Study Engineering in the UK
According to figures published by the Higher Education Funding Council for England, UK universities are among the best in the world in terms of efficiency rates and achieving degree success for their students, with an average of 82% of undergraduates completing their courses.
Study Engineering in the UK
There are a number of advantages to studying engineering in the UK, both at undergraduate and postgraduate level. In particular, the education received is of a very high standard, and a professional engineering qualification from the UK is accepted and recognised internationally. International students also have an opportunity to develop their working and spoken English skills, and to experience British culture. The universities and professional engineering institutions are also structured to provide help, support and guidance to international students, ensuring their stay is both beneficial and enjoyable.
The universities offer a huge variety of engineering courses, either in one of the major disciplines, such as civil, mechanical, electrical and electronic engineering, or in a specific branch of engineering, such as aerospace or automotive. A modular course is particularly appropriate for students who do not want to specialise too early, or who want the freedom to combine study in specific fields of engineering. In addition, many UK universities now incorporate 'soft' business skills into the curriculum. These are becoming an essential part of most jobs, and include economics, management, communication and accountancy modules.
Some years ago, the professional engineering institutions set up a Diploma in Engineering Management. This has now been transformed into a series of courses, which enable the student to gain an MBA, MSc or Doctorate in Engineering Management, and is ideal for leading research engineers who aspire to key managerial positions in industry.
At graduate level, there are two main programmes of study in the UK. The Masters programme takes one-to-two years and usually involves a mix of taught courses and research on a substantial project. This is highly valued by those wanting a chance to specialise. A Masters degree can also be done entirely through research. Called an MPhil, this is most suited to those with a high level of training in a specific field. A PhD programme involves three or four years spent researching in great depth a single topic of your choice.
Many university courses now involve study in continental Europe. The MEng course at Bristol University, for example, has exchange partnerships set up with France, Italy, Germany, Spain, Sweden, Finland and the Netherlands. The university also runs an aerospace integrated graduate development (IGDS) scheme, a modular programme that can be done as individual short courses or combined to form part of a Masters degree. International applicants must have three-to-five years of postgraduate experience and a suitable level of English. Delegates on current courses come from as far afield as South Korea, Australia, Indonesia, South Africa, Singapore and other EU countries.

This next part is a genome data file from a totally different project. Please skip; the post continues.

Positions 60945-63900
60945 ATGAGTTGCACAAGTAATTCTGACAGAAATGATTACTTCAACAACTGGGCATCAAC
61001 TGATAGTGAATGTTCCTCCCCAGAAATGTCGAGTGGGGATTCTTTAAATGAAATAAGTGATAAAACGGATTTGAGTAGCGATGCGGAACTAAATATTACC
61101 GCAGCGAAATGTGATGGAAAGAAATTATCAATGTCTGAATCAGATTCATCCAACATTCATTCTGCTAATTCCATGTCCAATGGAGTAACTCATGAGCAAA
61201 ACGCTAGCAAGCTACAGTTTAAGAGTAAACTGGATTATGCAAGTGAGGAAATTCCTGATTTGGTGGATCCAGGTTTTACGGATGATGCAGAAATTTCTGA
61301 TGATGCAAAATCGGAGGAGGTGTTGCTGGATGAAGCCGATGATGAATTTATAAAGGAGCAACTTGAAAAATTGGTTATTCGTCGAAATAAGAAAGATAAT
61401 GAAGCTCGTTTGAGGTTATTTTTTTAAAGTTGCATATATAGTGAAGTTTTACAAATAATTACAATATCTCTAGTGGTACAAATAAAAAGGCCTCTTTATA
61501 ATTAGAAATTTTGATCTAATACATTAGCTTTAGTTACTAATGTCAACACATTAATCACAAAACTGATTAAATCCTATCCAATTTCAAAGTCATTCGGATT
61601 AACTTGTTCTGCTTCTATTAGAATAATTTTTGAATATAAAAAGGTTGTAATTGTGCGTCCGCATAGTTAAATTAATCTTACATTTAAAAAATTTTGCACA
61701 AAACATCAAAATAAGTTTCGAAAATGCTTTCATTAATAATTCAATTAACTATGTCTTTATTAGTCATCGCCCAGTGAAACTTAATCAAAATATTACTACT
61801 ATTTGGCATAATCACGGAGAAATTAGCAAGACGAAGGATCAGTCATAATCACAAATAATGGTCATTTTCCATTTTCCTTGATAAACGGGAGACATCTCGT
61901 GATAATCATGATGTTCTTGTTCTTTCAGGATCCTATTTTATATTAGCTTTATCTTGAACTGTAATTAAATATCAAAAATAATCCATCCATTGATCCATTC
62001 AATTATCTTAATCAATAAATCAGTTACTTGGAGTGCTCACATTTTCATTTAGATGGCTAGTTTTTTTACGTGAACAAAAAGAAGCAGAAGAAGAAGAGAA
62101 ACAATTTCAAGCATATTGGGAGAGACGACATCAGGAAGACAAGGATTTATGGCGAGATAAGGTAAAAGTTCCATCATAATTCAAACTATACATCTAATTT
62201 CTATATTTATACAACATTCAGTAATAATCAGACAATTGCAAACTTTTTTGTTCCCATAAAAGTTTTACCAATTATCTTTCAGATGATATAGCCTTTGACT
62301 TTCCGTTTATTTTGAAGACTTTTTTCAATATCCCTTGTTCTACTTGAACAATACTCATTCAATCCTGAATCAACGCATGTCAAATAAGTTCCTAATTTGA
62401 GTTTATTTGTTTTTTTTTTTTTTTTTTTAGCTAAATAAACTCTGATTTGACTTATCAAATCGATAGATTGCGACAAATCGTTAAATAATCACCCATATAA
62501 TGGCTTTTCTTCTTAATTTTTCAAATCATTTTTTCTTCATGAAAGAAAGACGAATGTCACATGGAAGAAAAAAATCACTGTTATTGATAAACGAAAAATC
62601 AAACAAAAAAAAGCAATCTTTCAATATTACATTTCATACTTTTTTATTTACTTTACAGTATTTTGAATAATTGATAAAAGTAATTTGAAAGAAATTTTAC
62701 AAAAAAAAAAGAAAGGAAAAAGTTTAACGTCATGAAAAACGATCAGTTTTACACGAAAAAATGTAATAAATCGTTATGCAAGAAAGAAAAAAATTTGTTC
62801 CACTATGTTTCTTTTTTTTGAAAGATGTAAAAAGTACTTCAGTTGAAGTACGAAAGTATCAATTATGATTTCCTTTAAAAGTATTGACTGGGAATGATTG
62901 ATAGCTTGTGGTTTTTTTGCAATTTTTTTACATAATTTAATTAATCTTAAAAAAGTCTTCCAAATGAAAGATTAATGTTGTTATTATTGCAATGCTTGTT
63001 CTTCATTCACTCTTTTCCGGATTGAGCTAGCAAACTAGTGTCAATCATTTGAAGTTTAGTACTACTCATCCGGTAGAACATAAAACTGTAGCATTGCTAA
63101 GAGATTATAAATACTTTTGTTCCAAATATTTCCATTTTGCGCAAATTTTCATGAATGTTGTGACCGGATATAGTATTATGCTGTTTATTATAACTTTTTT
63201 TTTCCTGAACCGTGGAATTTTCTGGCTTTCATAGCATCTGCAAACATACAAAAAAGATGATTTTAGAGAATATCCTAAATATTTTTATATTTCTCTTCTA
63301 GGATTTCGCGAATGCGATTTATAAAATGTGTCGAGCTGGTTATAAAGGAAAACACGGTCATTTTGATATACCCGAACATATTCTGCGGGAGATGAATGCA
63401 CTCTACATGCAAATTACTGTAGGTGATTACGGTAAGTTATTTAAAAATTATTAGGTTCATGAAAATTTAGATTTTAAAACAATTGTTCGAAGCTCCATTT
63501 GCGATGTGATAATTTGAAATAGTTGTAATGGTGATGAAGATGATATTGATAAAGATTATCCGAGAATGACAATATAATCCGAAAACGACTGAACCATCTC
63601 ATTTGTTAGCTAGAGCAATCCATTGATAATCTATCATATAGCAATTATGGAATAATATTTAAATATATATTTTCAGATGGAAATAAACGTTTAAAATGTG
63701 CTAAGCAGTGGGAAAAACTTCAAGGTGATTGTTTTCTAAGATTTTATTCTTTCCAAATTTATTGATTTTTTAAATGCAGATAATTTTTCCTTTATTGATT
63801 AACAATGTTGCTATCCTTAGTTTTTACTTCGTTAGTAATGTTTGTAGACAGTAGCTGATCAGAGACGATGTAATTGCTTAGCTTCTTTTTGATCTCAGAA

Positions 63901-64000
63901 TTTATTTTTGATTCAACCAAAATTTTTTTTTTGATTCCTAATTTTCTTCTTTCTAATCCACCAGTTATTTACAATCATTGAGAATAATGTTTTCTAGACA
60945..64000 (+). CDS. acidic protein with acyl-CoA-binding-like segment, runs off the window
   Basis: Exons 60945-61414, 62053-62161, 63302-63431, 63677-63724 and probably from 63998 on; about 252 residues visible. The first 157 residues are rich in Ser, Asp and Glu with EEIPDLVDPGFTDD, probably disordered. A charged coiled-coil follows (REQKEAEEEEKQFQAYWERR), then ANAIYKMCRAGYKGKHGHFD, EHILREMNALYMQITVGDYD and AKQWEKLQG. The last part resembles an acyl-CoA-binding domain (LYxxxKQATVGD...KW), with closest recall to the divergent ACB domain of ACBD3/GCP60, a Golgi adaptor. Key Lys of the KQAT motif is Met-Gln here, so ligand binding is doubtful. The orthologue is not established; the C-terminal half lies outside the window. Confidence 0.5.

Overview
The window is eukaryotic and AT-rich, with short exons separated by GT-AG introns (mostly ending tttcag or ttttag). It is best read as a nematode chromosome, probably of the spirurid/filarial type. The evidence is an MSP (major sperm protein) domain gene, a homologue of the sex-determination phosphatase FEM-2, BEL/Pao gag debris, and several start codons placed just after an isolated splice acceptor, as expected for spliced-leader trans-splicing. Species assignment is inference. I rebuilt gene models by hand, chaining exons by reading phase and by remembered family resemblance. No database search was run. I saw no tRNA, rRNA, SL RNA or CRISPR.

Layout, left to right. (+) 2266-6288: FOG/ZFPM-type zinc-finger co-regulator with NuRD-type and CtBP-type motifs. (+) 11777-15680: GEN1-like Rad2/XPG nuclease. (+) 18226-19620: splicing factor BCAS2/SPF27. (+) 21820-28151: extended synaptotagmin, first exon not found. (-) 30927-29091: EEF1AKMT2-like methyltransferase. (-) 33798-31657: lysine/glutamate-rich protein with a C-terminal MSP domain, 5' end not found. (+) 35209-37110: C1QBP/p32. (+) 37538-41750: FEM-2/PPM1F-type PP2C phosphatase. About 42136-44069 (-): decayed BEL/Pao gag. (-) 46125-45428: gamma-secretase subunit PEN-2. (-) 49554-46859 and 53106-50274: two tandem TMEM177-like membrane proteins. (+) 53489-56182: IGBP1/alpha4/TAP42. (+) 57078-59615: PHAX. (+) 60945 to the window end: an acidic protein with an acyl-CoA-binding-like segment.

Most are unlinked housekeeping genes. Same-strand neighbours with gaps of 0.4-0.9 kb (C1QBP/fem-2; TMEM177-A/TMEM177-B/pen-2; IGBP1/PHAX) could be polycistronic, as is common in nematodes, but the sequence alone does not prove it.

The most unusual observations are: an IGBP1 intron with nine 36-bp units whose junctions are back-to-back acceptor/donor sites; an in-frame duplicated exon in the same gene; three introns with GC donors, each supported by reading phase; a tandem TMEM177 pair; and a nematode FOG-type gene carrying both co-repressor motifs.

In the UK, work experience is now considered a valuable part of the learning process. The British Government introduced a number of changes designed to make it easier for international students to combine study with work during term time and vacations. As a result, restrictions on international students taking paid employment have been eased, and visa arrangements for students in countries where there are problems have been streamlined.
Now international students who have their passports stamped to show they cannot work without the consent of the Secretary of State for Employment can work part-time while studying or during vacation, undertake work placement as part of a 'sandwich course', or take up internship for up to three months without seeking permission, provided they are registered as a student at a UK institution.
It is important to bear in mind that international students applying for a visa or seeking entry to the UK have to show they can afford to support themselves. Paid work that is carried out as part of the higher or further education is taken into account in such calculations.
The UK government and other UK organisations provide a number of scholarships and awards to help international students, but these do tend to be limited. Most grant makers in the UK have strict policies about whom they will and will not support, and an offer at a UK university does not automatically mean you will get a grant. International students are advised to contact the Ministry of Education or Education Department in their own country first.The British Council can provide details of various scholarship schemes offered by the UK government, and by academic departments at colleges and universities.
There are also a small number of charitable trusts that offer limited financial support, which allow students to register for a related higher degree. European funding is also available under the European Community Action Scheme for the Mobility of University Students - the Socrates Erasmus Scheme. All UK universities and every country in Europe (apart from Switzerland) are part of the scheme. Students who have completed their course but want to stay on for practical training, work experience or a graduate training programme in the UK, may do so under the Training and Work Experience Scheme (TWES). This scheme allows employers to apply for a permit to employ a person, usually for a maximum of three years.